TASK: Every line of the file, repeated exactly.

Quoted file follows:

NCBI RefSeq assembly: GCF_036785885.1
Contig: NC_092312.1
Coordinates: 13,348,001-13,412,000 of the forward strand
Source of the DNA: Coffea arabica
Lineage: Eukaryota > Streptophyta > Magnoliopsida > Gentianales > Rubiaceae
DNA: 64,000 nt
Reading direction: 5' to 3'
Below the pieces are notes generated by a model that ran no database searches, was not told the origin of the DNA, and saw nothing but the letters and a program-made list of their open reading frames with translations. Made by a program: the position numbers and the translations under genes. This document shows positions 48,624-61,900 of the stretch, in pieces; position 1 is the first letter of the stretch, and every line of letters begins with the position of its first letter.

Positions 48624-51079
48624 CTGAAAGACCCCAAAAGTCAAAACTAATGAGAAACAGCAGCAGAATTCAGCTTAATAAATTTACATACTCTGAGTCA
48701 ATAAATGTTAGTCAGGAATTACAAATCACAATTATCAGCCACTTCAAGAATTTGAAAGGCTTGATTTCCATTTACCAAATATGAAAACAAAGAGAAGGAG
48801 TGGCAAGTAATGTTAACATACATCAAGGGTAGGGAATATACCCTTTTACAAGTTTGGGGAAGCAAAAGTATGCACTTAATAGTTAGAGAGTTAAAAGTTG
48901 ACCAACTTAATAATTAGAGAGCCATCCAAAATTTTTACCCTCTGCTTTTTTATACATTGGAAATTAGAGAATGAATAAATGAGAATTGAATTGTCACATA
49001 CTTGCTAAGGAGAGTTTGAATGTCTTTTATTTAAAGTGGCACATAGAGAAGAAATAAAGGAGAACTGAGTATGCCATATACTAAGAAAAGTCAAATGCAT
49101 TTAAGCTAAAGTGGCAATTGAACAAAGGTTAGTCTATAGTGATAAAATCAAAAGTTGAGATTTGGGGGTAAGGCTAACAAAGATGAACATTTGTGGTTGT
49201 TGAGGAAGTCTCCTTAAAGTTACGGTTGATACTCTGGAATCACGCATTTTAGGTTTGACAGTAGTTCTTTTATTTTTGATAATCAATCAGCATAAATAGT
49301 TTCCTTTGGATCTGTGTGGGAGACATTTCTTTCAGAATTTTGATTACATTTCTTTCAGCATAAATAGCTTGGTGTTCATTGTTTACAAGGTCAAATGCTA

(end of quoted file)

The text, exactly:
NCBI RefSeq assembly: GCF_036785885.1
Contig: NC_092312.1
Coordinates: 13,348,001-13,412,000 of the forward strand
Source of the DNA: Coffea arabica
Lineage: Eukaryota > Streptophyta > Magnoliopsida > Gentianales > Rubiaceae
DNA: 64,000 nt
Reading direction: 5' to 3'
Below the pieces are notes generated by a model that ran no database searches, was not told the origin of the DNA, and saw nothing but the letters and a program-made list of their open reading frames with translations. Made by a program: the position numbers and the translations under genes. This document shows positions 48,624-61,900 of the stretch, in pieces; position 1 is the first letter of the stretch, and every line of letters begins with the position of its first letter.

Positions 48624-51079
48624 CTGAAAGACCCCAAAAGTCAAAACTAATGAGAAACAGCAGCAGAATTCAGCTTAATAAATTTACATACTCTGAGTCA
48701 ATAAATGTTAGTCAGGAATTACAAATCACAATTATCAGCCACTTCAAGAATTTGAAAGGCTTGATTTCCATTTACCAAATATGAAAACAAAGAGAAGGAG
48801 TGGCAAGTAATGTTAACATACATCAAGGGTAGGGAATATACCCTTTTACAAGTTTGGGGAAGCAAAAGTATGCACTTAATAGTTAGAGAGTTAAAAGTTG
48901 ACCAACTTAATAATTAGAGAGCCATCCAAAATTTTTACCCTCTGCTTTTTTATACATTGGAAATTAGAGAATGAATAAATGAGAATTGAATTGTCACATA
49001 CTTGCTAAGGAGAGTTTGAATGTCTTTTATTTAAAGTGGCACATAGAGAAGAAATAAAGGAGAACTGAGTATGCCATATACTAAGAAAAGTCAAATGCAT
49101 TTAAGCTAAAGTGGCAATTGAACAAAGGTTAGTCTATAGTGATAAAATCAAAAGTTGAGATTTGGGGGTAAGGCTAACAAAGATGAACATTTGTGGTTGT
49201 TGAGGAAGTCTCCTTAAAGTTACGGTTGATACTCTGGAATCACGCATTTTAGGTTTGACAGTAGTTCTTTTATTTTTGATAATCAATCAGCATAAATAGT
49301 TTCCTTTGGATCTGTGTGGGAGACATTTCTTTCAGAATTTTGATTACATTTCTTTCAGCATAAATAGCTTGGTGTTCATTGTTTACAAGGTCAAATGCTA